Koscielny et al. (1982) calculated the correlation among CM elements, and found the correlation coefficient could reach 0.9. Because of the limitation of computer accuracy, the values of correlation coefficients of the matrix vectors would be too close to compare when the CM was seriously ill conditioned. Thus, the determinant of the CM is used as the standard to evaluate the correlation of matrix vectors in this study.

As shown in Fig. 2, the variation of the determinant suggests that the correlation among matrix vectors increases gradually when new parameters are added. Moreover, comparing Fig. 2k with Figs. 2i and 2j, it is seen that the difference among the determinants can reach dozens in value; this indicates a strong correlation among matrix vectors

For studying further the variation of condition number, we calculated as an example the correlation coefficient among matrix vectors for the 4P1 group (see Fig. 3). The correlation of matrix vectors corresponding to

## 5. The influence of the analysis volumeâ€™s size on retrieval

*D*and

*H*denote a projection operator and the coordinate difference from each point to the analysis volumeâ€™s center, respectively. As shown in Fig. 4, the sector width is smaller than 30Â°. The quantities

Comparing Figs. 4 and 5, the increase of elements in the CM is significantly different when the volume size increases. Specifically, the variation of matrix elements is larger with the change of the width of the volume sector rather than with the number of volume gates; and the decreasing trend of the condition number is obvious with the increasing number of volume gates compared to the increase of the sector width. For the matrix elements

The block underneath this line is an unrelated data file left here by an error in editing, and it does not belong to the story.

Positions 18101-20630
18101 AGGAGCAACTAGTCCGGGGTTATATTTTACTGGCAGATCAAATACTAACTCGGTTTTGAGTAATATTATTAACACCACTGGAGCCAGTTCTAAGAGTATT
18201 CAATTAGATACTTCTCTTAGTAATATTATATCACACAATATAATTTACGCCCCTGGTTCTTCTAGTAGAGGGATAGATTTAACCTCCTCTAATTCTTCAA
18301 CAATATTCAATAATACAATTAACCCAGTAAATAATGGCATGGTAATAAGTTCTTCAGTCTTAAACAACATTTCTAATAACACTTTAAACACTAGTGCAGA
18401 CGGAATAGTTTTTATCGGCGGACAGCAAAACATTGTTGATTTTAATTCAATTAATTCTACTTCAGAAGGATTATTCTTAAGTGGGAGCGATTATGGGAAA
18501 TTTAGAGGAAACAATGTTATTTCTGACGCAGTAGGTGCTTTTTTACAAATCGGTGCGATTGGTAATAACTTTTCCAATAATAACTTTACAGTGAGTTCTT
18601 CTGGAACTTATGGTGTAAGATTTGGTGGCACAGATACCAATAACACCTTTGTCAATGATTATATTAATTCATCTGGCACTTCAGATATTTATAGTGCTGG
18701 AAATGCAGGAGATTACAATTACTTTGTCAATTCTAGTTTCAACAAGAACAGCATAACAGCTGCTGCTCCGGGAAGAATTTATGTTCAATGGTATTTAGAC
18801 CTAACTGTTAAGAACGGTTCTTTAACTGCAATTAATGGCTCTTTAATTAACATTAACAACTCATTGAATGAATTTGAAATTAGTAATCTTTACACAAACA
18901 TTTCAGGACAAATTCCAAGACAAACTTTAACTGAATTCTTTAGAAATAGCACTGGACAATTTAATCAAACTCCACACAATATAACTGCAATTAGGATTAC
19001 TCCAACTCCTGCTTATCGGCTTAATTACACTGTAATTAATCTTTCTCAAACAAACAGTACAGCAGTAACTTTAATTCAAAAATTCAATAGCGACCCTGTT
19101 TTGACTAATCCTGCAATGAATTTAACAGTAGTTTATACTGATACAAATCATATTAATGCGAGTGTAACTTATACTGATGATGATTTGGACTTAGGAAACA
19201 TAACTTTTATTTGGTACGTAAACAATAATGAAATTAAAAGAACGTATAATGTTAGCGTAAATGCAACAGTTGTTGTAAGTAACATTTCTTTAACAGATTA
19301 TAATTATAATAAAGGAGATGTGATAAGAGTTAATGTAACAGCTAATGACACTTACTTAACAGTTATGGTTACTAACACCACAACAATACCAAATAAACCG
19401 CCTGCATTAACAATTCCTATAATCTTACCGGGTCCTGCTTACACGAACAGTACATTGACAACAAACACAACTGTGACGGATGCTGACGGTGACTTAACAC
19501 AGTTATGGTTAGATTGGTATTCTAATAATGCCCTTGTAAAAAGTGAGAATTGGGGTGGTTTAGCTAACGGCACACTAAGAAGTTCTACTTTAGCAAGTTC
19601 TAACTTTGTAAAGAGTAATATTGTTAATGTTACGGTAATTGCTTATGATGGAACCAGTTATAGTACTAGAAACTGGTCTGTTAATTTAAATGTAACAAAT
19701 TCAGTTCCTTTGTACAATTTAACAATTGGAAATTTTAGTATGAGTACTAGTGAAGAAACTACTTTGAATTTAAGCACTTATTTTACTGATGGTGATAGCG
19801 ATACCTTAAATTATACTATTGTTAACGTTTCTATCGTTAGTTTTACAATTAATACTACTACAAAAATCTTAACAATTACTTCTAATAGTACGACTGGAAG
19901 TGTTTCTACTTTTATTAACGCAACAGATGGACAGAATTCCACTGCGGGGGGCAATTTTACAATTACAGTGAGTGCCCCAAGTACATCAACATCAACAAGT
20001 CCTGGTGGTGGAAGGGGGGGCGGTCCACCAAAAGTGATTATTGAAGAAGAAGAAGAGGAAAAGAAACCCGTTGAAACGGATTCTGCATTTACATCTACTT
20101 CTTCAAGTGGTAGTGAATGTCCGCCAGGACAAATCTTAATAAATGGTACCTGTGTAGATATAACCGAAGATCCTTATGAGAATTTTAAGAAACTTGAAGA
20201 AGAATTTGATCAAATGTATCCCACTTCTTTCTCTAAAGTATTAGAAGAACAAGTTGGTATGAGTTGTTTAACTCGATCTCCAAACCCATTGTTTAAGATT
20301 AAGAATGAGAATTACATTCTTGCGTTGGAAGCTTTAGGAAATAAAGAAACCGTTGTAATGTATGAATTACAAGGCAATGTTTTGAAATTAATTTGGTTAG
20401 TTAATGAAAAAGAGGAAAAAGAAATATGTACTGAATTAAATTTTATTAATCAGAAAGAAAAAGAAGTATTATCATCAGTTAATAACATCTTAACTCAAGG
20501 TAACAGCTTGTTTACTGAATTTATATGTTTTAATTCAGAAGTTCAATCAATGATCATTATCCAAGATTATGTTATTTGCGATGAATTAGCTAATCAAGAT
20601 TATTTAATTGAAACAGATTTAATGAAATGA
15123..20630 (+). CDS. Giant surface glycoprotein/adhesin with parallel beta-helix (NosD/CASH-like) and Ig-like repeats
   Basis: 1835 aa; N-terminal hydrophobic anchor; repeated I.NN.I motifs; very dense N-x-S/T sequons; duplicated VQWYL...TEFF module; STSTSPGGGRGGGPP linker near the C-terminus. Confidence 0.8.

Generally, a large analysis volume can offer more wind field information and the strong linear correlation among CM vectors is decreased. However, it should be noted that the condition number is much less sensitive to domain size than to azimuth and model bias (see Fig. 1); and increasing the retrieval domain size will increase the influence of nonlinearities in the true wind field when wind field model assumptions are no longer suitable. Besides, we consider that random errors of calculation and observation can also be smoothed in a large analysis volume, which improves retrievals. This point was confirmed by a test of uniform wind field shown in section 5b.

Because a large difference among matrix elements would generate calculation errors, the volume size cannot be increased arbitrarily. Although the correlation between matrix elements increases, the condition number becomes more optimal when correlations between matrix vectors decrease. Therefore, there are two methods to directly reduce the value of the condition number: one is to increase the volume sector width when the analysis volume is relatively small, and the other is to increase the number of volume gates when the analysis volume is relatively large.

### a. The influence of computer accuracy on retrieval

**a**is mainly influenced by calculation errors. Thus, we definewhere

*M*denotes the algebraic complement of the CM. The symbol * represents the approximate value. The quantities

*T*indicates true value.

**a**as a function of true values can be derived aswhere

### b. The influence of the analysis volumeâ€™s size on random error

This infers that at the beginning of retrieval, once the error spread is prevented, the accuracy of the retrieval results improves. Moreover, the larger-sized analysis volume not only introduces more information of the wind field for retrieval, but it also optimizes the condition number and mitigates random errors in calculations and radar observations.

### c. A test of uniform wind field

A uniform wind model contains only three parameters *u*, Ï…, and *w*, which can be retrieved without model bias by using the parameter groups as shown in Table 1. If a complex wind model is adopted, such as one with a linear wind field that needs more fitted parameters to describe the wind model in order to prevent model bias, then this will always result in an ill-conditioned CM with a large condition number.

*u*, Ï…, and

*w*components have the following values

*p*can be either wind speed or direction. The subscript

*T*refers to truth for the wind.